Almost two years after the law came into force, the Swedish authorities published the results of an evaluation about its implementation, involving all cases reported, prosecuted and tried in 2019. The new law criminalises intercourse and comparable sexual acts with someone who does not voluntarily participate and has resulted in a significant increase in convictions and to a lesser degree, in prosecutions in cases that two years ago were not considered rape in law. These include situations in which the victim ‘freezes’ or is taken by surprise and does not have time to react. This is an encouraging development that eventually should contribute to greater access to justice for many survivors.
In June 2019, Greece became the ninth country in Europe to recognise the simple truth in law that sex without consent is rape after a dramatic about-turn by the Ministry of Justice.
After intense months of campaigning by Amnesty International and women’s groups, the Ministry of Justice announced a proposal in June 2019 to amend the Penal Code including the definition of rape. However, the initial proposed change was not compatible with international human rights law and not in line with the campaigners’ calls.
Amnesty International escalated its advocacy initiatives and also issued a strong statement condemning the proposal, whilst women’s organisations simultaneously mobilised to set up a protest outside Parliament, also criticising the outset proposal in the media. Amnesty’s statement and the women’s outrage was picked up by international media, spreading the message further.
The following day, the Minister of Justice did a U-turn and amended the proposed reform, so that sex without consent was criminalized as rape. Parliament voted to change the definition of rape in law with the new legislation came into effect in July 2019.
After years of campaigning by women’s rights activists a landmark bill was passed unanimously in Iceland’s parliament in March 2018, making sexual relations with a person illegal unless you have their explicit consent. Under the law, consent must be clearly and voluntarily expressed.
In Spain, the government announced in 2019 that it intended to change the law to recognize sex without consent as rape, in response to widespread protests in the aftermath of a high-profile gang rape case in which the justice system failed the survivors. Amnesty International has been campaigning on this issue alongside women’s rights activists here as well.
In the highly publicised case of La Manada (Wolfpack), five men accused of rape were found guilty of the lesser offence of sexual abuse as the first instance court in its opinion did not find evidence of violence or intimidation. While a higher court disagreed with this finding and convicted the men of rape, the case sparked protests and exposed the inadequacy of Spanish criminal law, which currently does not consider sex without consent as rape if physical violence or intimidation are not present.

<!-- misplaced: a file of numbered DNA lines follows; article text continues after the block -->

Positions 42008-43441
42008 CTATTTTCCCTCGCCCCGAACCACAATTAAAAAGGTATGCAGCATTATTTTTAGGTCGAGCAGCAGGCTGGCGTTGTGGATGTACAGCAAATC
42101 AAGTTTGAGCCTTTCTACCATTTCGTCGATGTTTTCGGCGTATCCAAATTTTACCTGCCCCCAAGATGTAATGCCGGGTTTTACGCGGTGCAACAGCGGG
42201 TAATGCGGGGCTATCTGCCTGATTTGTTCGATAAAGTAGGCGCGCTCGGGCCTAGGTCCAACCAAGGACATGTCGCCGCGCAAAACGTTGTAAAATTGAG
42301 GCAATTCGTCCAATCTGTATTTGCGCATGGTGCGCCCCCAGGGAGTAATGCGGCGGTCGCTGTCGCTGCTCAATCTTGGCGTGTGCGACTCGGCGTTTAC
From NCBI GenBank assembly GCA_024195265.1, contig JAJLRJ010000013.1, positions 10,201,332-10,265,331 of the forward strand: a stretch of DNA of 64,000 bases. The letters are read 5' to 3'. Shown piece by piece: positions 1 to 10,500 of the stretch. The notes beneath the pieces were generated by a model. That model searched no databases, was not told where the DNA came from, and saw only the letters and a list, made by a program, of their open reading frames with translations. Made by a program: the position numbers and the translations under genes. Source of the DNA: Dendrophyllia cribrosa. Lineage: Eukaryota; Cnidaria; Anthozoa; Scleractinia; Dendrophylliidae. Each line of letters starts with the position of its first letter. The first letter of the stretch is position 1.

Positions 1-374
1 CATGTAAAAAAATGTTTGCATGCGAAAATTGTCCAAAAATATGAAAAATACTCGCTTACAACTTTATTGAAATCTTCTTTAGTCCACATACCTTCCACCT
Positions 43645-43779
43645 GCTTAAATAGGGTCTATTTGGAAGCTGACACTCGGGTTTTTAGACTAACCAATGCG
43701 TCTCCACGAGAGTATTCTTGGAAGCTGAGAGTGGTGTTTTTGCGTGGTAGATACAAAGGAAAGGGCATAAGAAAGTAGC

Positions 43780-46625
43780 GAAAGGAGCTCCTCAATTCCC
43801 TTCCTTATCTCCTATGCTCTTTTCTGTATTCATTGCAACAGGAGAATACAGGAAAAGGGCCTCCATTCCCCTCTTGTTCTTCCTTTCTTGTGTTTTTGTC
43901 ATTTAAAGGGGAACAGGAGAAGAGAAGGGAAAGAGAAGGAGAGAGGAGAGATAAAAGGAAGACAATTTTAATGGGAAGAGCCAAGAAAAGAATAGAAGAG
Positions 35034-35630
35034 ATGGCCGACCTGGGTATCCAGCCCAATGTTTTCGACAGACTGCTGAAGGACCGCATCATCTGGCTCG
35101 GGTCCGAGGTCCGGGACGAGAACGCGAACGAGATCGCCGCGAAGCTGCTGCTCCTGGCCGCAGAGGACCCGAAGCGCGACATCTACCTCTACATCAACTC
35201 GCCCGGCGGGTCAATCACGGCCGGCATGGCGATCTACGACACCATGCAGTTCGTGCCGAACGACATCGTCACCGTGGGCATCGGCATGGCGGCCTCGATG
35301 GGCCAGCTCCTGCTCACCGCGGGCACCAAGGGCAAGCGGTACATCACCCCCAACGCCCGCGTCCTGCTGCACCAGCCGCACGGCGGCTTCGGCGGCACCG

At the beginning of March 2020, Spain finally announced a new bill on comprehensive responses to sexual violence, including reforming the legal definition of rape to bring it into line with international human rights law and focus on consent. It was hailed as a victory for survivors of rape and for the countless women, campaigners and activists who pushed for reforms in law, policy and practice through their protests and street actions. The bill had not been sent to Parliament yet at the time of writing.
In November 2020, that Dutch Minister of Justice and Security announced the intention of the government to amend Dutch rape legislation, so all non-consensual sex will be defined as rape. Under the current law, if there is no evidence of coercion, the offence is not considered rape.
The announcement of the minister responded to public criticism, including from Amnesty International to an initial proposal to introduce a new criminal offence: ‘sexual intercourse against a person’s will’, punishable by half the sentence for rape. The concrete wording of the reform will be published in the new year.
The importance of changing rape laws
Changing laws will not eradicate rape, but it is a crucial step along the way. It sends a powerful message about what kind of society we want to live in. That is, a society free from rape, and where everyone’s sexual autonomy and bodily integrity are respected and valued.
Reforming the law can be a fundamental starting point for changing behaviours and attitudes, but it must also be accompanied by concerted efforts to challenge widespread harmful rape myths and gender stereotypes.
By changing the laws and ensuring the end of victim blaming and gender stereotypes in legal proceedings, European governments can ensure that future generations never question whether sex without consent is rape, and never doubt that the perpetrators will be punished.